Assessment of Health IT and Data Exchange in Safety Net Providers: Final Report Appendix. Preliminary Conclusions


We conclude with some brief preliminary conclusions and areas for future inquiry that will inform overall conclusions for our final report.

Long-term staffing and sustainability. It is important to note that the initial development and ongoing management of the Alliance has involved a significant investment of time from a wide range of clinical, financial, administrative and IT staff at each of the core FQHCs. All of this time was invested in the Alliance, in addition to all of the time staff from these FQHCs spent performing their existing "day jobs." While the level of time invested in the Alliance has decreased since the EMR solution has gone live, the Alliance still depends on this external investment of "free" resources in order to perform its ongoing work.

Network focus. One interesting issue that surfaced in the interviews is the inherent tension between the Alliance serving as a consortium-type resource organization for the four core FQHCs and the Alliance serving as a hosted solution service provider for the additional SLA provider clinics. The additional clients provide funds to support the EMR implementation for Alliance members and expand the base of customers that support the entire Alliance staff.

On the other hand, by focusing on solutions that can be resold to other provider clinics, the Alliance and its owner FQHCs are not able to devote additional "mindshare" to the provision of other types of shared services that they could offer, such as other types of administrative software, human resource management, pooled purchasing and facility management. It remains to be seen to what extent the Alliance and its owners choose and are able to successfully expand the scope of the Alliance to include these and other types of services.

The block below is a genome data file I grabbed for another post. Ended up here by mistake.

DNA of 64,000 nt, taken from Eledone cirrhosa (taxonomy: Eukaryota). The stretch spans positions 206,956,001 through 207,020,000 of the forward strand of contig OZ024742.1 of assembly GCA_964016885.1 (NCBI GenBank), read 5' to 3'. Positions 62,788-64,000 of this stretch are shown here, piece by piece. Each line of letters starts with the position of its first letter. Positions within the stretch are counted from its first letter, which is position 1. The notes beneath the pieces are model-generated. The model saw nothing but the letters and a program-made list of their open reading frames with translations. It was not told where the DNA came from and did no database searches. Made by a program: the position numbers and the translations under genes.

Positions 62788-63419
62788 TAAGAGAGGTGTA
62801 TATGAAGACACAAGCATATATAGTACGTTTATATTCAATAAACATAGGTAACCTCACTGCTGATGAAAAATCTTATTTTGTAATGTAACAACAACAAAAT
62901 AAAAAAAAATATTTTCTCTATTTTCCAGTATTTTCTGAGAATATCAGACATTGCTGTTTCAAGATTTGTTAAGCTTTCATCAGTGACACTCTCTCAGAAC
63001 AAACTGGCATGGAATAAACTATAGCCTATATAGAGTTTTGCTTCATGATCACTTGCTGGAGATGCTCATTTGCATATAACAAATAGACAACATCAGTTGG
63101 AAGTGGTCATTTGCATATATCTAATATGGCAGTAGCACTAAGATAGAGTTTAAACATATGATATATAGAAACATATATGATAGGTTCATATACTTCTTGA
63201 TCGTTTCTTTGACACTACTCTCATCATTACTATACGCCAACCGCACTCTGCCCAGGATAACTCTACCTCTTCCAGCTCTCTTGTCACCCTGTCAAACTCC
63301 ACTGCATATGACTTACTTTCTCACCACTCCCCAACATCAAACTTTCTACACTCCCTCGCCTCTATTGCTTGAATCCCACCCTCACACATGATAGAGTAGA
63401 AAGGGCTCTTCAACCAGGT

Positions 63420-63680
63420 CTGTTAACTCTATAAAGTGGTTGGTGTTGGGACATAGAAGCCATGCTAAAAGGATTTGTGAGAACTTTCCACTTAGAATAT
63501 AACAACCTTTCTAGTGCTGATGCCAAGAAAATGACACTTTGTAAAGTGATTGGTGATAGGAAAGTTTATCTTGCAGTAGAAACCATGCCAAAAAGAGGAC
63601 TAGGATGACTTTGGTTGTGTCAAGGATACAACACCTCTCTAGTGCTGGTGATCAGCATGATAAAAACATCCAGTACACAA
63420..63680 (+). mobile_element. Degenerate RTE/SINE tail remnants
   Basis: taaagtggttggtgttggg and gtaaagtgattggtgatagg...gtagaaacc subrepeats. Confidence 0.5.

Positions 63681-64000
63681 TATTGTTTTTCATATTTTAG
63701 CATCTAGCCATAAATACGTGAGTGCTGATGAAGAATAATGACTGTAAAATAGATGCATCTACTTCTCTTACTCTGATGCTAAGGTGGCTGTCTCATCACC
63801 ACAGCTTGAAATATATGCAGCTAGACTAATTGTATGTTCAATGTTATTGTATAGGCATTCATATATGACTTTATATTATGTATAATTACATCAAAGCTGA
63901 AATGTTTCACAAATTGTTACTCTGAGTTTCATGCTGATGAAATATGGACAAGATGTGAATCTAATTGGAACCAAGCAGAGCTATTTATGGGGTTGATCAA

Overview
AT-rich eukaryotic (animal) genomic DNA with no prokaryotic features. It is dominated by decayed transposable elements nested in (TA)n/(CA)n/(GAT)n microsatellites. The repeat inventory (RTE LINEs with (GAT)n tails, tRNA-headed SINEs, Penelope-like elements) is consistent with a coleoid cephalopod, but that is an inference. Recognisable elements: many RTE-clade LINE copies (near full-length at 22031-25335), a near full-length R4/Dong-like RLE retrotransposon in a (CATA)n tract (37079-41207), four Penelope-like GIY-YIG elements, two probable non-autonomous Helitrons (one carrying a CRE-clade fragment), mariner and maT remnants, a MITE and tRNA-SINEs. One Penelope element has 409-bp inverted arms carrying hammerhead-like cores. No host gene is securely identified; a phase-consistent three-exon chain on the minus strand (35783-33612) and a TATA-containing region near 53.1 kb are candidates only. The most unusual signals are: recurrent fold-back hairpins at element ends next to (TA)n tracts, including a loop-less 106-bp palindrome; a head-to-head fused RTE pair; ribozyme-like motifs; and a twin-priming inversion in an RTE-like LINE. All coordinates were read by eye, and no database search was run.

Research and innovation. One feature of this site visit that was not as evident in the site visits conducted three years ago is the interest of network leadership in capturing clinical data and using it to conduct research. Meeting participants were eager not only to use the clinical data warehouse to publish the impact of EHRs on the quality of care, but also to use these data to develop requirements and assess needs that could be addressed using different applications, such as different forms of personal health records (PHRs) and other technologies that could enable patients to take charge of their own health and health care.

Providing services remotely. While several health center networks have begun to provide extensive services to health centers that are geographically removed from their core sites, the process for broadening their reach beyond their core geographic area will also differ because each network employs different model. Alliance staff continuously made the point that their EHR implementation process was very "hands on" and focused on workflow assessment, improvement and development of a quality focus in each site rather than simply providing access to the EHR software.

They are cognizant that not all health centers are appropriate for joining the Alliance as their needs to be some agreement among the health center and network in the philosophy underlying their activities. They also noted that their approach requires extensive travel for network staff to remote locations. It will be instructive to note how this model evolves or is adapted as the network rapidly ramps up its membership as well as how the approach that is used by the Alliance differs from other networks that have expanded geographically.

[1] Taken from PowerPoint Presentation forwarded by Fred Rachman on 10/1/2008

[2] Taken from PowerPoint Presentation forwarded by Fred Rachman on 10/1/2008

[3] Taken from PowerPoint Presentation forwarded by Fred Rachman on 10/1/2008

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